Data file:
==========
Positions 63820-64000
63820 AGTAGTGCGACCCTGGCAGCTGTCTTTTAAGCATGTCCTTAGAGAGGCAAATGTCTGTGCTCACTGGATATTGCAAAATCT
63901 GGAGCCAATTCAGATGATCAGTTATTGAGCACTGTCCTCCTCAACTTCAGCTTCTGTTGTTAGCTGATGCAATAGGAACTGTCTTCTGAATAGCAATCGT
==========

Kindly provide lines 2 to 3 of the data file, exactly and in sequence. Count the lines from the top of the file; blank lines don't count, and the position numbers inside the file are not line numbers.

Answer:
63820 AGTAGTGCGACCCTGGCAGCTGTCTTTTAAGCATGTCCTTAGAGAGGCAAATGTCTGTGCTCACTGGATATTGCAAAATCT
63901 GGAGCCAATTCAGATGATCAGTTATTGAGCACTGTCCTCCTCAACTTCAGCTTCTGTTGTTAGCTGATGCAATAGGAACTGTCTTCTGAATAGCAATCGT